Approximately 40 million users watch mobile TV based on broadcast networks, in addition to those watching mobile TV streams via 3G networks – but this is well below initial projections and only about 1% of all mobile phone users. Even the business models in markets with sizeable numbers of broadcast mobile TV subscribers – such as Japan with 18 million, South Korea with 17 million or Italy with well over 1 million – have not yet become viable commercial success stories. However, mobile operators remain interested in promoting the service as it can support customer acquisition and retention, and can be used to promote high value “flat-rate packages”.
Arthur D. Little’s new report, “Mobile TV – Tuning in or switching off?” investigates the status of broadcast mobile TV uptake worldwide and identifies actions that key players need to take to improve the prospects of broadcast mobile TV businesses.
The consultancy proposes four ways to improve mobile TV business models:
Regulators need to support the set-up and potential success of emerging mobile TV businesses; benchmarks show that national telecommunication and media authorities play a fundamental role in supporting or hindering the success of broadcast mobile TV.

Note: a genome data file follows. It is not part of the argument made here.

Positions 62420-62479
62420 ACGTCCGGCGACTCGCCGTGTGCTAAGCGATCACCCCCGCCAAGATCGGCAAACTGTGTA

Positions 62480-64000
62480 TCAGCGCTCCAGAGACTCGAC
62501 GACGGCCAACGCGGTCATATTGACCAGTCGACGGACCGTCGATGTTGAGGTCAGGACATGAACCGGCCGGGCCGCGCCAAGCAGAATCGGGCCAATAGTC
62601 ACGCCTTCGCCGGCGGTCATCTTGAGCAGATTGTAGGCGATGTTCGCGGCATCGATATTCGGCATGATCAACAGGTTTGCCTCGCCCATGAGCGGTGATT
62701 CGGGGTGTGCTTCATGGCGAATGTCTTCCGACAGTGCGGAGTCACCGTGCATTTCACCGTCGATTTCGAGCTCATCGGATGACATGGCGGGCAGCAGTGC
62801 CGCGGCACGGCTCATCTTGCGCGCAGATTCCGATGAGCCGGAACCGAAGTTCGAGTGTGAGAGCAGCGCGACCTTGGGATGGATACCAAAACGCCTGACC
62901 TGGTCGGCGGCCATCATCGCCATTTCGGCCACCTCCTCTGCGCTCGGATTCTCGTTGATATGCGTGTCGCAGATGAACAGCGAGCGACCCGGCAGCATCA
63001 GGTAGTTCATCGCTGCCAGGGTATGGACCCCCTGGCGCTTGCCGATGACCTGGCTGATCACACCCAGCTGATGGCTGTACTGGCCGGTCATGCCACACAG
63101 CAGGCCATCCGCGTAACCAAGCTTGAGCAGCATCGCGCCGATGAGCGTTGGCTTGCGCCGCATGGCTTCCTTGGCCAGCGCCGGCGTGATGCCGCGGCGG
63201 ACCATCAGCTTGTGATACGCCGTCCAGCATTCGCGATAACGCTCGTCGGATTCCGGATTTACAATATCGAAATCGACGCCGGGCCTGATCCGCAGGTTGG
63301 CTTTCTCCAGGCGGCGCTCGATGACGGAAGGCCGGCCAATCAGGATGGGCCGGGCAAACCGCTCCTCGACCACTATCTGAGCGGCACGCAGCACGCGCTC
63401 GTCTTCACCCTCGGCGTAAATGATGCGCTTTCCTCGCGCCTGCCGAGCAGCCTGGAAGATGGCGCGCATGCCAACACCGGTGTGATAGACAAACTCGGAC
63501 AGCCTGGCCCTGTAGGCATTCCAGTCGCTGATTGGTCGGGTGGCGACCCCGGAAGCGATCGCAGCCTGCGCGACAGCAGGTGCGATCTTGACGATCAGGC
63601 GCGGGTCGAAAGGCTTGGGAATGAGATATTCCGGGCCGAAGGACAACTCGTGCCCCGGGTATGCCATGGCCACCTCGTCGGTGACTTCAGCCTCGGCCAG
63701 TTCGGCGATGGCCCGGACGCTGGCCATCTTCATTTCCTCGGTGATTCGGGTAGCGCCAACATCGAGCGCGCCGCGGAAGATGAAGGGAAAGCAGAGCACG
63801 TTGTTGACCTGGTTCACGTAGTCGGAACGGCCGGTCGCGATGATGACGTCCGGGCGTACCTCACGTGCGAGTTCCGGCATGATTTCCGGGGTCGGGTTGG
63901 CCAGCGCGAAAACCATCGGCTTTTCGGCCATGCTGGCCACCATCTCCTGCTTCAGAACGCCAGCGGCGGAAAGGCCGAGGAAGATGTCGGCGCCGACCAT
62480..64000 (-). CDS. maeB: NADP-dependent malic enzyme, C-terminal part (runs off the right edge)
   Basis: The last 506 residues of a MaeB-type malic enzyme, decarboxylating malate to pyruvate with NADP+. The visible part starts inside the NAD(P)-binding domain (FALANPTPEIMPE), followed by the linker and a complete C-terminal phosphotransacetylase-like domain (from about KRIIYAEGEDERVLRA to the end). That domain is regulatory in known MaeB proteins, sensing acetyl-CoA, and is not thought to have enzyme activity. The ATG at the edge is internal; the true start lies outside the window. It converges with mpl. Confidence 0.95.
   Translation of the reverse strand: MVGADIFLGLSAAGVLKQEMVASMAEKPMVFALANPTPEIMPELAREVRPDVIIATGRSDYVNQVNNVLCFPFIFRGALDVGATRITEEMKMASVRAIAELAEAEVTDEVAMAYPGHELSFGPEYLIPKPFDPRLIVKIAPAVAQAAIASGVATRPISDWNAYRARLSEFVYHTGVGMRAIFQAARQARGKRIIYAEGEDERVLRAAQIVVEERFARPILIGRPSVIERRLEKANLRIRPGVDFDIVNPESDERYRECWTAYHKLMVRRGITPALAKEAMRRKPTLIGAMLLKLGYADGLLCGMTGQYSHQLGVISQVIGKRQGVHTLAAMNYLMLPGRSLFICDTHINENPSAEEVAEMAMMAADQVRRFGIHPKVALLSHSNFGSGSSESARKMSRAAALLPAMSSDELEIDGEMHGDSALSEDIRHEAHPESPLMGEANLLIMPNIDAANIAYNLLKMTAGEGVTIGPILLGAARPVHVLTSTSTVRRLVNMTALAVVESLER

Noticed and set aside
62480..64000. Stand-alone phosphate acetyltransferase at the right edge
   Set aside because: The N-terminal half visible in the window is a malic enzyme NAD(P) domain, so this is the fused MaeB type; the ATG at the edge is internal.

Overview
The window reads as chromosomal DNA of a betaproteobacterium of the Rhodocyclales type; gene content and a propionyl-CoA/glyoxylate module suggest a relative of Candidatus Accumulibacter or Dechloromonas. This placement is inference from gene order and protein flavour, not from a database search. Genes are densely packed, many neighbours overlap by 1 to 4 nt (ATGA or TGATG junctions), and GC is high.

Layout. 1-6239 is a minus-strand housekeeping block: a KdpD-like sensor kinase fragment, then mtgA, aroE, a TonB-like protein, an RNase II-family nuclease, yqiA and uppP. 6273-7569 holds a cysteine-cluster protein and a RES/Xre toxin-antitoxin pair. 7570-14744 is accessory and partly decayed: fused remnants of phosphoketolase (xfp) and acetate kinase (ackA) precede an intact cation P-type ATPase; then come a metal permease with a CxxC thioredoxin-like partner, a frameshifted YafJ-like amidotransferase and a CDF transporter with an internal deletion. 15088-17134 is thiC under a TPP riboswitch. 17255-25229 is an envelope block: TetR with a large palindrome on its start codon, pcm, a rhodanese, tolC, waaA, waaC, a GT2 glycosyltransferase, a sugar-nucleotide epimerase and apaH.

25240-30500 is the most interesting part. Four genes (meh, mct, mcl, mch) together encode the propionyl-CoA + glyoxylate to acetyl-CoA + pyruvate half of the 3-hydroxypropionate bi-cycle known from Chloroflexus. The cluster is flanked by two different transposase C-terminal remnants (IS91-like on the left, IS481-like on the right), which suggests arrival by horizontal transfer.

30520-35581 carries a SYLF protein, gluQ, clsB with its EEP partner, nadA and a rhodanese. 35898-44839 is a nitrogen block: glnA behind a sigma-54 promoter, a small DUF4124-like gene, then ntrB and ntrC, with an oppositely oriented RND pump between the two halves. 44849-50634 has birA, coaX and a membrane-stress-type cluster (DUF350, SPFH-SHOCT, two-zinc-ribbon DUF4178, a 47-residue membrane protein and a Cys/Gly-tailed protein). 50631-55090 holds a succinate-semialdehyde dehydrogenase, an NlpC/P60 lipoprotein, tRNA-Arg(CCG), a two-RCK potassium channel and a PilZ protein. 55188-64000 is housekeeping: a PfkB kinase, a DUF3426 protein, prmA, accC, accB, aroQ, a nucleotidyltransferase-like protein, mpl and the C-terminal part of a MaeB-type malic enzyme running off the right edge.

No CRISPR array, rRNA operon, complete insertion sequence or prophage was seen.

All key players need to work on lowering the costs of delivering broadcast mobile TV services; the profit potential from broadcast mobile TV services for mobile operators is low. In an exemplary country market, mobile operators can only generate E1 profit per mobile TV subscriber – under the condition that a critical mass of 10% of all mobile phone users in the market subscribe to broadcast mobile TV services at a monthly fee of E6. Therefore, any plans for new broadcast mobile TV businesses must ask the question: “How to bring down the three key cost drivers: network roll-out outs, incremental handset subsidies and content costs?”
The industry needs to improve the service and price attractiveness of broadcast mobile TV to end-users; the price, usability and attractiveness of broadcast mobile TV services need to be continuously improved, for example, by providing improved outdoor and indoor network coverage and improving the TV channel bouquet.